Multiple Models in One Ministry

Multiple Models in One Ministry

Why you should consider incorporating several types of groups
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If you offer an invitation for people to innovate, they'll present new and creative ideas for group life. If you keep them firmly within the boundaries of one group system, they'll take it or leave it. Sure you might have some odd ball ideas, but those are the exceptions, not the rule. And they might just meet the needs of some of the people still unconnected at your church.

5. How do you train and coach groups formed from multiple models?

When it comes down to it, all groups are expected to meet the same goals: provide connection and care, Bible study, and service. It's just how they go about it that will vary from group model to group model. You don't need separate systems to manage different groups. You will, however, need to coach these different leaders in unique ways as they face conflict and challenges. On the other hand, all leaders need training in many of the same topics. It's possible to bring group leaders together around common topics for training, yet coach them individually within their specialty.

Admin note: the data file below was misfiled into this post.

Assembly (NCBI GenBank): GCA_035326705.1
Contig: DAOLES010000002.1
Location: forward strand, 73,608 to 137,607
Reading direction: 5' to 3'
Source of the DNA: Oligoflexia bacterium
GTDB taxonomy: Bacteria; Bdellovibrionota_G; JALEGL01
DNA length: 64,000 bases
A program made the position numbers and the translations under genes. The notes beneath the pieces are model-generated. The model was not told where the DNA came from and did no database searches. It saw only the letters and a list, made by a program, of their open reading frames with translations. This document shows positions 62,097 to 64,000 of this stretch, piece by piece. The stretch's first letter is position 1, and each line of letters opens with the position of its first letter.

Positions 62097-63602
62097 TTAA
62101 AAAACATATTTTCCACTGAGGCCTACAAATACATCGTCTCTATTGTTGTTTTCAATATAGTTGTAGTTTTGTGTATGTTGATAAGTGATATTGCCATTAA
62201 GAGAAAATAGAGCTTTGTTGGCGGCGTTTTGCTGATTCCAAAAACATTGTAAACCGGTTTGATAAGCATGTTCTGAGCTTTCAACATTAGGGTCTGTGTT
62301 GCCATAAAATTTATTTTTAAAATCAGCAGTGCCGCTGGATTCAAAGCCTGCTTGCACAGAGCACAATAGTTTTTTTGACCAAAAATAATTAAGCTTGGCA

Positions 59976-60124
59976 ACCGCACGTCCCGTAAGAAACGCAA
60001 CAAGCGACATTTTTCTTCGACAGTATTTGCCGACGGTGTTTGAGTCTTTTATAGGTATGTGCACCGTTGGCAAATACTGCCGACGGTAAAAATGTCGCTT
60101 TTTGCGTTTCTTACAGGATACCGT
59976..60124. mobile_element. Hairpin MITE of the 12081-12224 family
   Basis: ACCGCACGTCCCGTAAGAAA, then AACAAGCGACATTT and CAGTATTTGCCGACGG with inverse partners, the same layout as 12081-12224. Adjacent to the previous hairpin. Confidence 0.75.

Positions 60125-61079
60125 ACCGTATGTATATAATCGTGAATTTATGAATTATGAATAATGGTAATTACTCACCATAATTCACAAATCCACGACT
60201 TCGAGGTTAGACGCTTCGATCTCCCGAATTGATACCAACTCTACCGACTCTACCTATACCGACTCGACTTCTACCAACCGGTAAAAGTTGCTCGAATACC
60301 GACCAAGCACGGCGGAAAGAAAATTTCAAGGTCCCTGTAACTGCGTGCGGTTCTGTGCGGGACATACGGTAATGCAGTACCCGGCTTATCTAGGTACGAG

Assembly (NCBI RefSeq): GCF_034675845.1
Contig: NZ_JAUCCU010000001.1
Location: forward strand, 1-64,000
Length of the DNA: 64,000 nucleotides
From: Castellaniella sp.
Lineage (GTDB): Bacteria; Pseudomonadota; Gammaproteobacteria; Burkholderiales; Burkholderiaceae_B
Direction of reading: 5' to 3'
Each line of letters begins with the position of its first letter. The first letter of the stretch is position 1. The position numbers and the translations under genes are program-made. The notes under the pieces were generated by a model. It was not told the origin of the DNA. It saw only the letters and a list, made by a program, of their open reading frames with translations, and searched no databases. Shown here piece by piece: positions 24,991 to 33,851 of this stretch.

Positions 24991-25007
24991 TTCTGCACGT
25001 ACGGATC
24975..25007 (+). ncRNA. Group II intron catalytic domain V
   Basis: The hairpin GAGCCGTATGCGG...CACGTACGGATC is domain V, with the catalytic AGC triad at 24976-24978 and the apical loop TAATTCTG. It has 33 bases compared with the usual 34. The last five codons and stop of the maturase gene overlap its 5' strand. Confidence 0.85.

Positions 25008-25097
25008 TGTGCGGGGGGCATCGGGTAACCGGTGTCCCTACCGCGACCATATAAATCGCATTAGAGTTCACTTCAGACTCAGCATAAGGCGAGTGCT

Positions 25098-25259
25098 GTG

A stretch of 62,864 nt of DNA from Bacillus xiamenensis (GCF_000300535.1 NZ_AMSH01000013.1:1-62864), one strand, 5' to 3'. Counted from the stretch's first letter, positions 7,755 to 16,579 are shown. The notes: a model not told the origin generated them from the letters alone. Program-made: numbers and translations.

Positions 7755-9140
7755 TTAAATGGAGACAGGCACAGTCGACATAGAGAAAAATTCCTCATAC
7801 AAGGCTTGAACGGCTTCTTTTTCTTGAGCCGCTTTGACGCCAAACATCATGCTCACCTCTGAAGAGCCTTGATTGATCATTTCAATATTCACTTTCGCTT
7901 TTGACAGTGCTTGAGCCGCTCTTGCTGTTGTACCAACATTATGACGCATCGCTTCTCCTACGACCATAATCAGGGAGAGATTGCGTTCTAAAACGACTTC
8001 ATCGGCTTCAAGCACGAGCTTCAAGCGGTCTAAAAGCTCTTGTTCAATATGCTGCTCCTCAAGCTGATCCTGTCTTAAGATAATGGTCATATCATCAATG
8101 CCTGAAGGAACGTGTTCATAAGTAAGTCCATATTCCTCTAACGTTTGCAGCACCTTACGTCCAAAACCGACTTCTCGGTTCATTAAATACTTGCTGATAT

In the last church I served in, I led a monthly meeting of volunteer leaders who oversaw our entire small-group ministry. Each person at the table was responsible for a different type of group: men, women, couples, singles, parents, and neighborhood. Each of them coached the leaders specific to the type of groups they oversaw. That way one person was overseeing all similar groups in the ministry, and when these six leaders came together, we had an accurate picture of what was happening across our entire small-group ministry.

There is beauty in the potential for diversity in group life, and that diversity doesn't need to cause a headache. As your small-group ministry grows, you'll have to rethink your leadership structure, but don't allow that work to hold you back from creating the kinds of groups your people need. As you diversify your groups and allow several models to exist, you'll have greater opportunities for connecting the unconnected in your church and for seeing amazing spiritual growth.

—Allen White is a pastor, teacher, writer, and speaker; copyright 2014 by Christianity Today.

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